History at a Glance

1786 – John Molson opens his first brewery in Montreal, Canada.

1855 – Frederick J. Miller originally leases and then purchases Plank Road Brewery in Milwaukee, Wisconsin.

1867 – Jacob Leinenkugel along with John Miller open a brewery in Chippewa Falls, Wisconsin named the Spring Bewery.

1873 – Adolph Coors opens his first brewery in Golden, Colorado with the name of the Golden Brewery

1916 – Colorado initiates prohibition and the U.S. follows shortly after in 1919.  The U.S. based breweries, Miller and Coors, survive by transitioning their production to soda, malt-syrups, and near-beer until 1933.

1941 – Coors gets involved in aid to the war effort by reserving half of its production for military use.

1945 – Ownership of Molson goes public as stocks are sold.

1959 – Molson’s flagship product, Molson Canadian, is first introduced

1959 – Coors gets on board the recycling revolution by introducing aluminum cans for their product and offering a small sum for cans returned to their brewery.

1961 – Miller begins expanding through the purchase of like companies.  They purchase Milwaukee’s A. Gettleman Brewing Co. which brought along its popular Milwaukee’s Best brand.

1975 – Coors follows Molson and their company goes public.

1978 – Coors flagship product, Coors Light is released and dubbed the “Silver Bullet”.

1988 – Miller continues its brand expansion through the purchase of the Jacob Leinenkugel Brewing Company.

1989 – Carling O’Keefe merges with Molson making them the largest brewer in Canada as well as the fifth largest on the continent.

1995 – The popular product, Blue Moon, is launched by Coors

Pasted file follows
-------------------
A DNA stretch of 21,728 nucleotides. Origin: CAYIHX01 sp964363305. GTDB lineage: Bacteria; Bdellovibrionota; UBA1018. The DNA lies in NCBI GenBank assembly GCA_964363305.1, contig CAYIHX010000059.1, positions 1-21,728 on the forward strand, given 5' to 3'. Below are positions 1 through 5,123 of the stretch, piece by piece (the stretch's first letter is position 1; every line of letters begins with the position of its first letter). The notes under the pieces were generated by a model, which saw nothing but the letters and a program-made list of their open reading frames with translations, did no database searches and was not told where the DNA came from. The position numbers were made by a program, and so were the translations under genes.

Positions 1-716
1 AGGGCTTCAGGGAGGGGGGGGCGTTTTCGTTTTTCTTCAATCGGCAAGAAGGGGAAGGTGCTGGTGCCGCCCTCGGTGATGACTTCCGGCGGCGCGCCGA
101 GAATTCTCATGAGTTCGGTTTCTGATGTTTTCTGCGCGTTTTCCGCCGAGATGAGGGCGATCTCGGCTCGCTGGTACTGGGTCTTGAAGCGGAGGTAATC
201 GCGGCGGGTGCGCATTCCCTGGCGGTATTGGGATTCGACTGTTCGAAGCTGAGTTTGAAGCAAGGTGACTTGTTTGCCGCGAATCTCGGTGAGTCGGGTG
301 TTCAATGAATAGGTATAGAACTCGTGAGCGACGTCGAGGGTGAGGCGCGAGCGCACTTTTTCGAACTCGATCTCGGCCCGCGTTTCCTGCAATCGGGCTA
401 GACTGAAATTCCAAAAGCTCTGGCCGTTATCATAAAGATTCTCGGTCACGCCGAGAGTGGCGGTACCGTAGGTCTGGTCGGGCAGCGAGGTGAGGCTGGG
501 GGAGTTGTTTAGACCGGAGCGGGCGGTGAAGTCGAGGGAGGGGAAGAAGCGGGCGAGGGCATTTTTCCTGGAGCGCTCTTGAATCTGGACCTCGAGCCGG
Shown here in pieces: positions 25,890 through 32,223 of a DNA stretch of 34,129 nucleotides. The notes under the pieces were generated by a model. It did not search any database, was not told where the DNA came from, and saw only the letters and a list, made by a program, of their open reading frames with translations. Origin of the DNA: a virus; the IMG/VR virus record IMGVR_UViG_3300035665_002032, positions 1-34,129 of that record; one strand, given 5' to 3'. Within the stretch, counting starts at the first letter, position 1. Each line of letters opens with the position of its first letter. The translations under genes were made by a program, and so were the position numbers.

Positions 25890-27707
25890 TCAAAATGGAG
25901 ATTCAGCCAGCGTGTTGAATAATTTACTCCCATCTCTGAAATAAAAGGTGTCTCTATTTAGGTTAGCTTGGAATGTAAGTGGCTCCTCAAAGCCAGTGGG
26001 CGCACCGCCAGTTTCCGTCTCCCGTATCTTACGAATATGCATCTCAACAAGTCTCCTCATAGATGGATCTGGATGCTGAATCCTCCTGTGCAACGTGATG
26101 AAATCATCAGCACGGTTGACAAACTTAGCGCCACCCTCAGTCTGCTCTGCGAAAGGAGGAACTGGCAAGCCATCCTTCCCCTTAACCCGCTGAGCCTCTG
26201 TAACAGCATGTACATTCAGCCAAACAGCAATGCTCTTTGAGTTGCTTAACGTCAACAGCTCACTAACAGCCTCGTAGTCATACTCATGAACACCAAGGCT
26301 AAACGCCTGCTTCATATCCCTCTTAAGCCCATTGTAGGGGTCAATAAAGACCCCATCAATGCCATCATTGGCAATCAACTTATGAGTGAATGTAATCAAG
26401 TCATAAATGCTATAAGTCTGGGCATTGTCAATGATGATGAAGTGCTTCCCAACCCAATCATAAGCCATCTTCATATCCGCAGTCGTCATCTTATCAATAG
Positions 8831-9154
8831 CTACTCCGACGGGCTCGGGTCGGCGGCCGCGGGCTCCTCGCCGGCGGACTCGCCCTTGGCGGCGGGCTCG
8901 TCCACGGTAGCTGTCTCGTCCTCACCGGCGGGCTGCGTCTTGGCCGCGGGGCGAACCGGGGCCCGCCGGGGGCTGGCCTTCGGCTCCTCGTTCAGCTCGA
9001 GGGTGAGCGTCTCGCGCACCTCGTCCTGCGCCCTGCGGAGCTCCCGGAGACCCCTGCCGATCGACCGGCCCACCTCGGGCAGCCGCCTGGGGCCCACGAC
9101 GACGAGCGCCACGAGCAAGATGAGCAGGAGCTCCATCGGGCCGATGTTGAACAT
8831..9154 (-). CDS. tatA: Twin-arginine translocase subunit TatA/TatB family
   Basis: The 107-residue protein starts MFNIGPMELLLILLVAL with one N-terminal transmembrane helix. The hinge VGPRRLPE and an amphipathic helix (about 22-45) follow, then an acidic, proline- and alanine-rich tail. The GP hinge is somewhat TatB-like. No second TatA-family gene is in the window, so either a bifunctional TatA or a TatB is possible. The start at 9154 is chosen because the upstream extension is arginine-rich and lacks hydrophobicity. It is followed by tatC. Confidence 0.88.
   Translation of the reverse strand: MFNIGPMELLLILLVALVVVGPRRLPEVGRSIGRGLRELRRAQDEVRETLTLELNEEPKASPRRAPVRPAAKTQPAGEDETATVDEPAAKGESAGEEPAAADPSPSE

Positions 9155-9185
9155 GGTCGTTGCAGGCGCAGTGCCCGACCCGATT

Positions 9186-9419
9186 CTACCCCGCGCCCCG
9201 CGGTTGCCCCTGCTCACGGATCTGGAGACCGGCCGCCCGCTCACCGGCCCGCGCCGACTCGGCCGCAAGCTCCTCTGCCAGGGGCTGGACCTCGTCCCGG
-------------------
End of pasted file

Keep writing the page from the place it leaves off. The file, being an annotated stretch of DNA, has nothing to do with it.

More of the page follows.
2002 – Coors goes international with their purchase of the English Bass Brewers.  This resulted in a name change to Coors Brewers Ltd, as well as a positional shift to the number two largest brewery in the United Kingdom.

2005 – Molson and Coors combine to and assume the company name they are known by today, MolsonCoors.

2008 – MolsonCoors forms a joint venture with SABMiller named MillerCoors.

2011 – Molson Coors continues to expand internationally with a joint venture with Indian brewer, Cobra Beer Company.

2012 – StarBev is purchased by MolsonCoors.  At this time, the European footprint of MolsonCoors has grown so large that they create a European wing of their company named MolsonCoors Central Europe.

2013 – Irish brewery Franciscan Well is acquired.

2015 – Continued growth is maintained through the acquisition of Mt. Shivalik Brewery in India and St. Archer Brewery in California.

2016 – Competitor ABInbev attempts to acquire SABMiller.  U.S. lawmakers in the interest of anti-trust protocol mandate that SABMiller’s half of the joint venture MillerCoors not be part of the ABInbev purchase.  MolsonCoors purchases the other half of the MillerCoors joint venture and places them firmly as the worlds third largest brewery.

Products and Services

The “Coors Original,” also known as the “Banquet Beer” which is a pale lager with an estimated 5 percent ABV. Coors Original was launched in 1874 and is the oldest brand maintained by the company.  The product was honored in 1893 at the World’s Columbian Exposition.

Coor Original by MolsonCoors Brewers (2018)